Is it ever OK for your dog to sleep on your bed?

Kathleen Murray, Dog Behavior Specialist, joined Claire Byrne on RTÉ Radio 1 to discuss whether it’s OK for dogs to sleep on the bed. Listen back above.

“It’s an incredibly individual thing,” says Kathleen. “It’s one of those six million dollar questions – the same as what do I feed my dog? – because everybody comes out throwing their own ideas of parenting and stuff. It’s a very individual thing.”

According to Kathleen, the type of dog you may have come into play when it comes to sleeping arrangements. While small, short-haired pups who rarely shed may cause few issues when snuggling into your sheets, larger dogs who lose hair may be a problem.

If you’re unsure as to where your dog should sleep (or having some heated debates with your partner) Kathleen recommends “thinking through the dog’s head”.

Dogs are naturally social animals who enjoy generally enjoy a lot of company, however, personality and background do come into play, meaning that your pet may like their own space when it comes to getting some shut-eye.

It may be worth taking notes of the dog’s habits in the evenings, to see whether they’re looking for company or enjoying their own space.

“There are rules to it,” adds Kathleen. “If you’re going to have the dog in your bed, it’s a good idea that the dog is relaxed before bed, that there is a winding down process because dogs settle a lot better the same as children do when you read them a story at night.”

While reading a bedtime story may not be on the cards for your pup’s evening routine, Kathleen suggests bringing them out for a walk to tire them out or to allow them to start napping and getting sleepy on the couch before heading to bed.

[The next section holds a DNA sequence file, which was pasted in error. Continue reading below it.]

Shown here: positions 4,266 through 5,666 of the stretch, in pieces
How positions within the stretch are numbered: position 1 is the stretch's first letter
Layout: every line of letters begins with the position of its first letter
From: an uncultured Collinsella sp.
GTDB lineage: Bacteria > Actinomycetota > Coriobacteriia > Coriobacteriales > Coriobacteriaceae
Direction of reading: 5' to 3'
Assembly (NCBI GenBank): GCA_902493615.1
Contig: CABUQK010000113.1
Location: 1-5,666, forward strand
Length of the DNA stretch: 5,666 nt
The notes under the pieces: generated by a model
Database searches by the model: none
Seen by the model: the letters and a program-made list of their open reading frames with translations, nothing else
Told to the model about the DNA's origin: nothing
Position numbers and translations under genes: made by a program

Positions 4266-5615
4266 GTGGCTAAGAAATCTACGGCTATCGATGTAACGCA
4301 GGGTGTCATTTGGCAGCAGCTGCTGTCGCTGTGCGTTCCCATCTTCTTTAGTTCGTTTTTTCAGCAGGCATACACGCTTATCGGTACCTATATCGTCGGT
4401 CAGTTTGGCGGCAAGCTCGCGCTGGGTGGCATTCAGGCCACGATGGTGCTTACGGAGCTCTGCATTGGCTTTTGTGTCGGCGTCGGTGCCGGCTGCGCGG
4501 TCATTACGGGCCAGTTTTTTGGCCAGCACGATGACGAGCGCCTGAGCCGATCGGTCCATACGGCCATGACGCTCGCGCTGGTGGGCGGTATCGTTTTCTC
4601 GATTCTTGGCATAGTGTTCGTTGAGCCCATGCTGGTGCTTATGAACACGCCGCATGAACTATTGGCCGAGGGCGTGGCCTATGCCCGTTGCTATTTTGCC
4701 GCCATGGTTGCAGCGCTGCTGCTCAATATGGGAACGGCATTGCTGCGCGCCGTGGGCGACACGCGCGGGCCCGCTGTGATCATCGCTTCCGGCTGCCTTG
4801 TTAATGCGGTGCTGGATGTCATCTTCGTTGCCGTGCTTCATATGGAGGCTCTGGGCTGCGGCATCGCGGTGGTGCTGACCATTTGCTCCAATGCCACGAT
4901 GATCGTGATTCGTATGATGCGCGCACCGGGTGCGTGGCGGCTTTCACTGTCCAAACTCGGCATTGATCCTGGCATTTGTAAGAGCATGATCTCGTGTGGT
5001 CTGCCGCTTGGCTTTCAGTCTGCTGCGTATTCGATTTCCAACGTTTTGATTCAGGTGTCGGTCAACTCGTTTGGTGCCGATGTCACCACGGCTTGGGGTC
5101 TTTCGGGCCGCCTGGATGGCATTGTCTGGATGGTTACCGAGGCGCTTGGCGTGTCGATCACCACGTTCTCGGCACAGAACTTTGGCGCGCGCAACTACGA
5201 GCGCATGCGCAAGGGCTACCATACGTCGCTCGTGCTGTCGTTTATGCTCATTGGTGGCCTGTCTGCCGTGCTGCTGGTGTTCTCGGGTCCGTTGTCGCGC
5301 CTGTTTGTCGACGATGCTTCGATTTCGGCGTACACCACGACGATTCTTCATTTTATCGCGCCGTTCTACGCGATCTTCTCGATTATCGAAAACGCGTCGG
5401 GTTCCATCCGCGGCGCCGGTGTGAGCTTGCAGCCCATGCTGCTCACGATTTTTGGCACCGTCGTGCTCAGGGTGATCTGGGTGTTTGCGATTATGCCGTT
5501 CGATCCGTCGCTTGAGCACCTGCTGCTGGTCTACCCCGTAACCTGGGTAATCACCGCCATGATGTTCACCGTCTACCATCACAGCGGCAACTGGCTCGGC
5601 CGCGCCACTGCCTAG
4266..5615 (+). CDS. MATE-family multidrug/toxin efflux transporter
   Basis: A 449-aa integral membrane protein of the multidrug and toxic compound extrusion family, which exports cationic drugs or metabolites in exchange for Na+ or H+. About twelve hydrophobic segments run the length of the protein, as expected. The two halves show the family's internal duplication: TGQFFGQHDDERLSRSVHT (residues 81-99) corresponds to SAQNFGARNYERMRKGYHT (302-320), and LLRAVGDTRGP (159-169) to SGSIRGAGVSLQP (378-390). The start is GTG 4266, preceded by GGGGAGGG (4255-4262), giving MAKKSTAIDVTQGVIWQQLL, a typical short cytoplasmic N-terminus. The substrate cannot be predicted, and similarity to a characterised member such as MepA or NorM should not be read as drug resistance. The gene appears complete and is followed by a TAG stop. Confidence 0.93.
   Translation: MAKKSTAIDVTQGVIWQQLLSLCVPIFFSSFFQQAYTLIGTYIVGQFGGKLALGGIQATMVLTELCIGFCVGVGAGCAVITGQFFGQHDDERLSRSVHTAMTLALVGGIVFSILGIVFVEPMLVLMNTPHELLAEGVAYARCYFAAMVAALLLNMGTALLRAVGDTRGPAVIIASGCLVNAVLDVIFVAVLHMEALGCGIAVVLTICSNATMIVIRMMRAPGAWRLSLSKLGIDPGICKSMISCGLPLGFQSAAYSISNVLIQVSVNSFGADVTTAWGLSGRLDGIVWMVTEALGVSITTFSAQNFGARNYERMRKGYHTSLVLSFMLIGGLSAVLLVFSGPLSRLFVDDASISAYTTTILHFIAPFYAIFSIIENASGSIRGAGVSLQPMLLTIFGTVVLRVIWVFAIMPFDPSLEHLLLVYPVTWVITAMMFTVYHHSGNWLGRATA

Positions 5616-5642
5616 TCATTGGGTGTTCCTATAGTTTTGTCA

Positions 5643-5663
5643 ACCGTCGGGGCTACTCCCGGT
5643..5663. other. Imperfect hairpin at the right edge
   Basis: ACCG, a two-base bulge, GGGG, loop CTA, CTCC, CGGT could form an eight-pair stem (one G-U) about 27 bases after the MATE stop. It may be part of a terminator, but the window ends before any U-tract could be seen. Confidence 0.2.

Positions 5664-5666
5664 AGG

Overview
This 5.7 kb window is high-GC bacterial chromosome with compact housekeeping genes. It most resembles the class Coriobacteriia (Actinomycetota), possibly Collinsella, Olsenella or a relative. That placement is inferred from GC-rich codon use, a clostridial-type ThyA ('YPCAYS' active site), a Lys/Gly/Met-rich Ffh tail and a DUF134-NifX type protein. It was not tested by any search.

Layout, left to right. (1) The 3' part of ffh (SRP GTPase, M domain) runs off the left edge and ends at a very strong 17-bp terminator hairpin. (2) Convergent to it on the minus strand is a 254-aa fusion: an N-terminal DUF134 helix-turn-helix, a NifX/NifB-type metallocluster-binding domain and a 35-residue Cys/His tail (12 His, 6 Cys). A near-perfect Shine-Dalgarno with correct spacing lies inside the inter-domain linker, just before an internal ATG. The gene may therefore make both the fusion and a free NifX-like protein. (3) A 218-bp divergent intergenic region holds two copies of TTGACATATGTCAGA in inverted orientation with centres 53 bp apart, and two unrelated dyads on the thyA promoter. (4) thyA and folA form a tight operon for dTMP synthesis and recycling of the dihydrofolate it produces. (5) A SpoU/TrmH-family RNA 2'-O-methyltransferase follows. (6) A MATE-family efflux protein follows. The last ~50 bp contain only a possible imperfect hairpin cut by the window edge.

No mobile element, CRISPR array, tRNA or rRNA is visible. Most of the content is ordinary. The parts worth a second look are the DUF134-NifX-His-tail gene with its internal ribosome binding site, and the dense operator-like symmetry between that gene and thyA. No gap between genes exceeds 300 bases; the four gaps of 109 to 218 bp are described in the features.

“Invite the dog onto the bed, don’t let the dog walk into the room and hop up by themselves when they feel like it,” notes Kathleen, explaining that pushy dogs may start to believe that the bed is theirs rather than yours.

On the other end of the sleeping scale, the pet expert says that some dog owners will put their dogs outside of the house at night – something she doesn’t recommend.

“I still can’t get my head around it because, especially in the winter time, why would you take a dog that’s been lying beside the stove all night, and is as warm as toast, and then you throw it out into a cold snowy night? I don’t understand that.”

When it comes to farm dogs or dogs that are kept outside day and night, they will likely have developed a coat of fur that defends them against the elements. However, if the dog is brought in during the day it will lose some of that fur due to the constant warmth, leaving it more vulnerable to the cold.

“If you’re taking your dog into the house and you’re having it in during the day, there is absolutely no reason why that dog can’t sleep in for the couple of hours that everybody is sleeping at night. They can sleep in a crate, they can sleep in a utility room, in a small bathroom – there’s a lot of options.”

Listen back to Kathleen Murray and Claire Byrne on RTÉ Radio 1 above.

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